RAF Lossiemouth marks 75th anniversary

Planes on the runway at RAF Lossiemouth, which is celebrating its 75th year. Picture: Ian Rutherford

Planes on the runway at RAF Lossiemouth, which is celebrating its 75th year. Picture: Ian Rutherford

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RAF Lossiemouth has celebrated 75 years of service – both as an air force station and a Royal Navy base.

The station officially opened on 1 May, 1939, with the war years proving to be a turbulent beginning to its history.

The core unit throughout this period was 20 Operational Training Unit (OUT).

In partnership with the legendary Vickers Wellington aircraft, the OTU trained thousands of aircrew for front line operational squadrons above the fields of Lossiemouth.

In addition, many operational raids were launched from RAF Lossiemouth, including the sinking of the German battleship Tirpitz and participation in the thousand Bomber raids over Germany.

In 1946, RAF Lossiemouth shifted to the control of the Royal Navy, and became a Royal Naval Air Station, known as HMS Fulmar.

During this period Lossiemouth was again instrumental in training aircrew, this time for the Fleet Air Arm, using Fairey Fireflies and Supermarine Seafires.

The station was also home to a rather unusual unit, the German Sea Hawk Staffel, which was one of the first Sea Hawk Squadrons to be formed as part of the Federal German Navy.

During the Royal Navy’s tenure ground breaking aircraft were introduced into service.

The Supermarine Scimitar was part of a new generation of fleet fighters to be flown at HMS Fulmar. The Scimitar was, at the time of its introduction, the heaviest and most powerful aircraft ever to have served in the Fleet Air Arm.

In 1961, the station began its long association with one of the most famous aircraft to serve in the Royal Navy and the Royal Air Force, the Blackburn Buccaneer.

Reverting to RAF control in September 1972, Lossiemouth initially operated the Shackletons of 8 Squadron. The Sepecat Jaguar arrived in 1973 and continued the base’s long tradition of training aircrew, with the formation of 226 Operational Conversion Unit.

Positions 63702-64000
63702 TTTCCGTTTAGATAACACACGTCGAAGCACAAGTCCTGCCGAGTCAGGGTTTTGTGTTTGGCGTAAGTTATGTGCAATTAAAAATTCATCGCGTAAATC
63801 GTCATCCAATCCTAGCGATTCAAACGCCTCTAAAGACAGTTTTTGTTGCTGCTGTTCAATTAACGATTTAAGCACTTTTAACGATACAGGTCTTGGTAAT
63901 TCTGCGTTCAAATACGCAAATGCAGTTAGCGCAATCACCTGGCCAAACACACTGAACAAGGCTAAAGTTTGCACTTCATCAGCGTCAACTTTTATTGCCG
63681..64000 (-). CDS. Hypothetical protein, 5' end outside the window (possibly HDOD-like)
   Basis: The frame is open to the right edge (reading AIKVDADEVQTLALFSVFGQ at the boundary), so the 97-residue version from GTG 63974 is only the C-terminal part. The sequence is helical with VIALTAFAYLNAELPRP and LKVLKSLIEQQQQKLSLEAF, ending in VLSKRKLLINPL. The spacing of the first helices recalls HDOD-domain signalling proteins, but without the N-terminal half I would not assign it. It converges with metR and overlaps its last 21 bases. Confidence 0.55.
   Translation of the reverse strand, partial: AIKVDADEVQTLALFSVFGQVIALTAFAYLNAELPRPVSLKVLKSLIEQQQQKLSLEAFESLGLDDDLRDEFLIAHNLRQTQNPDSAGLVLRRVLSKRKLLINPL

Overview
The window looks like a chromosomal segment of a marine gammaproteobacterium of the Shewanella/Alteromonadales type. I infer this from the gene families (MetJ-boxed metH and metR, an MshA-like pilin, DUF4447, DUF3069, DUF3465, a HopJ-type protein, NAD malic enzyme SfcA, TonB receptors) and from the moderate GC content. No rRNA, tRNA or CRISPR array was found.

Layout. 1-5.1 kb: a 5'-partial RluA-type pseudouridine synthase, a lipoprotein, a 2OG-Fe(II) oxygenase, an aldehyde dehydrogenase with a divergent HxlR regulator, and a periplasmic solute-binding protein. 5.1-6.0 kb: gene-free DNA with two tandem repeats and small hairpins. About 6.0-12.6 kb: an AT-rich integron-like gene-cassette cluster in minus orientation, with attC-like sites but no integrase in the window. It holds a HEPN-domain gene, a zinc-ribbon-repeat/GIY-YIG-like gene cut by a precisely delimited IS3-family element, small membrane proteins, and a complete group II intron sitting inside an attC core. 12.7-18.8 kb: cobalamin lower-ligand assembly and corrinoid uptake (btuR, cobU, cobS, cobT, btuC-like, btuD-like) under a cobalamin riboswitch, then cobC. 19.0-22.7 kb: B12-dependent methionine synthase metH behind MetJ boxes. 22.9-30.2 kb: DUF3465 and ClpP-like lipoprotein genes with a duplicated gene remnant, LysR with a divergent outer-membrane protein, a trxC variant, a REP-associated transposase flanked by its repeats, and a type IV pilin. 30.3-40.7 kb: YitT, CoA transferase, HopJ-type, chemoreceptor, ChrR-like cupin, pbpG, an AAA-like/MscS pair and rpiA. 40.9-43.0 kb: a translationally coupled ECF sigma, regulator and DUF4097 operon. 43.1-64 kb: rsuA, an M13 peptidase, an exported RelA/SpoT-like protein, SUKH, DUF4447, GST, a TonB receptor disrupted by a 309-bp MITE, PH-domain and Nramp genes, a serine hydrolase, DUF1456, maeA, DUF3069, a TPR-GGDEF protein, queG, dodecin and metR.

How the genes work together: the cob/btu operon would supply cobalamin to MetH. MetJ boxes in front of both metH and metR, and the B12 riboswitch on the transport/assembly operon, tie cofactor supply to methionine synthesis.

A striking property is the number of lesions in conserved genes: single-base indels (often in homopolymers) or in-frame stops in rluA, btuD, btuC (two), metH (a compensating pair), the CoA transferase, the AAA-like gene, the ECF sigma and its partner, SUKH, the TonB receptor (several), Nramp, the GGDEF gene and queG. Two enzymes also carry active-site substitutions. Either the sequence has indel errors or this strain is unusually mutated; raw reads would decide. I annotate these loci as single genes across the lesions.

The following year two operational squadrons, 54 Squadron and 6 Squadron, arrived to bolster the fleet. From 1974 to 1991, the Airborne Early Warning version of the Shackleton flew missions over the North Sea, Arctic Ocean and Western Atlantic.

The Buccaneer returned to RAF Lossiemouth in 1990, this time in RAF markings, with the arrival of the 237 Operational Conversion Unit from RAF Honington, later being joined by 12 (Bomber) Squadron and 208 Squadron. In 1991, 12 Buccaneers played a major role in the RAF’s operations within Gulf War One, both laser designating targets for Tornado aircraft and undertaking bombing missions on their own.

During the modern era, the Tornado has played a very active role in recent campaigns, operating with distinction in Iraq, Afghanistan and Libya.

The Tornado will remain at RAF Lossiemouth with XV (Reserve) Squadron continuing to train pilots on the Operational Conversion Unit until 2018.

The future of RAF Lossiemouth will see three Typhoon squadrons relocate to the Station - 1 (Fighter) Squadron, 2 (Army Co-operation) Squadron, and the return of 6 Squadron.

From autumn, RAF Lossiemouth will also be the home of Quick Reaction Alert (Interceptor) North, with Typhoon on standby to protect the UK’s airspace.

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